In this first installment of a new sci-fi saga, a brilliant inventor/statesman secretly plots against his own totalitarian regime with the assistance of an advanced robot.
In Bruno’s (Isinda: Curse of the Sleeping Dragon, 2013, etc.) vigorous, often violent narrative of interplanetary intrigue, Earth has been reduced to an uninhabitable cinder by mankind’s rapacious mining of the resource Gravitum, which enables deep-space travel. Humanity has therefore spread throughout the solar system, particularly to asteroids and gas-giant moons, using hyperspeed travel provided by a series of conduit-stations called “the Kepler Circuit.” Most of these spaceways and colonies have been taken over by the New Earth Tribune, an authoritarian empire which exerts its will using a religion focused on worshipping the tortured Homeworld. Cassius Vale is a war hero and scientist who’s prominent due to his authorship of the Tribune’s security precautions, but he’s never forgiven the Tribune for its offenses against him, particularly the loss of his son. Secretly and illegally, he’s constructed an advanced artificial intelligence robot called ADIM (Automated Dynamic Intelligence Mech), an appearance-shifting droid of frightening destructive prowess and ruthless logic who also serves as Vale’s surrogate offspring. The engaging narrative follows not only Cassius and ADIM, but also Sage Volus, a bionic beauty and zealous Tribune agent who’s also, as it happens, a valued piece in Cassius’ anti-Tribune conspiracy. ADIM seems to be a bit of a riff on the killer cyborgs of the Terminator films (though without the time-travel gimmick), and the story walks a line between vintage pulp and more hard-edged, combat-oriented sci-fi. But as a series launch pad, its plotline is lean and satisfying. That said, there do seem to be some gaps in the future-history mythology that are more frustrating than thought-provoking, especially regarding the 500-year-old Kepler Circuit, its origin and function. One assumes that Bruno will provide these details in forthcoming installments. As it is, this kickoff ends with lots of dangling subplots—not to mention a few equally errant limbs.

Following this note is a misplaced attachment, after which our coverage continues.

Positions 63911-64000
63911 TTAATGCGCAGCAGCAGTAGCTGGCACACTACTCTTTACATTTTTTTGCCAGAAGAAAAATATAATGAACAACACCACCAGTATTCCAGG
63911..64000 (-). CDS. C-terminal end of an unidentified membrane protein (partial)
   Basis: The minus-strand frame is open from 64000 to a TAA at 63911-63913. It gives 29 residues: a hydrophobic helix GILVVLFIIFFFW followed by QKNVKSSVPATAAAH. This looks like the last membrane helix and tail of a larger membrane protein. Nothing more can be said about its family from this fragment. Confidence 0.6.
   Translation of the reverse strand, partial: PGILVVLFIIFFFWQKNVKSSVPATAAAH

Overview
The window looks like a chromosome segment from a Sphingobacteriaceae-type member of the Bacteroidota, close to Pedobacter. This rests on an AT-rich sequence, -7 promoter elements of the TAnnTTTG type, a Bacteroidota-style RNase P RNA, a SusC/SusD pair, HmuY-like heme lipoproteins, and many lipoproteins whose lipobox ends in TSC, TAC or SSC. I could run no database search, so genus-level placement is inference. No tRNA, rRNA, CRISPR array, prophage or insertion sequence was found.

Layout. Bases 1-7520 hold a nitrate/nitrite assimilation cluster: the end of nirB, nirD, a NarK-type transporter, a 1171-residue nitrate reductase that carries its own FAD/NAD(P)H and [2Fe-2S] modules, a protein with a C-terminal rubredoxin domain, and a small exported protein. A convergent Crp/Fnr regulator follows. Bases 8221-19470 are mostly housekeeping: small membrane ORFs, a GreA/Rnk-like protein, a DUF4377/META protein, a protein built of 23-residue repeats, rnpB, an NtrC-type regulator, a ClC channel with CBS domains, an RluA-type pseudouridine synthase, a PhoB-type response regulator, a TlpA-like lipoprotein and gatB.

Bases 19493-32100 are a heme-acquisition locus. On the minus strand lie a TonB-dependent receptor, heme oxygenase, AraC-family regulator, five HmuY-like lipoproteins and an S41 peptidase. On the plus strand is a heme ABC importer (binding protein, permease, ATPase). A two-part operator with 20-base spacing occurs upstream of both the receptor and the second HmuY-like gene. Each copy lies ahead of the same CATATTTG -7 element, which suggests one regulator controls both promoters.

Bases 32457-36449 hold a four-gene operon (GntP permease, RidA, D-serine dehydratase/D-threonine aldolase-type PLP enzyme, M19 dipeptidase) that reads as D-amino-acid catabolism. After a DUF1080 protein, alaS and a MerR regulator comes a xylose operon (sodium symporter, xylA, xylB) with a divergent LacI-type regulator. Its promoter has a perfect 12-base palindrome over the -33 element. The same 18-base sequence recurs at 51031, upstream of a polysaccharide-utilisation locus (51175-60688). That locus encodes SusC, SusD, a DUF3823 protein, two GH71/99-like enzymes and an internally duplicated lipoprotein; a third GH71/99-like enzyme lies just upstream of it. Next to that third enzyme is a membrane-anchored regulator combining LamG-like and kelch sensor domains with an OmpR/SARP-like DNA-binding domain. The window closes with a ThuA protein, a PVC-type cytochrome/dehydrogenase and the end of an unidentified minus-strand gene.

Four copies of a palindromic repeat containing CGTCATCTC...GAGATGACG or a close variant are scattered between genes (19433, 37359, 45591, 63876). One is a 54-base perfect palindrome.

A hard-charging opener to a promising, if bloody, space-opera series.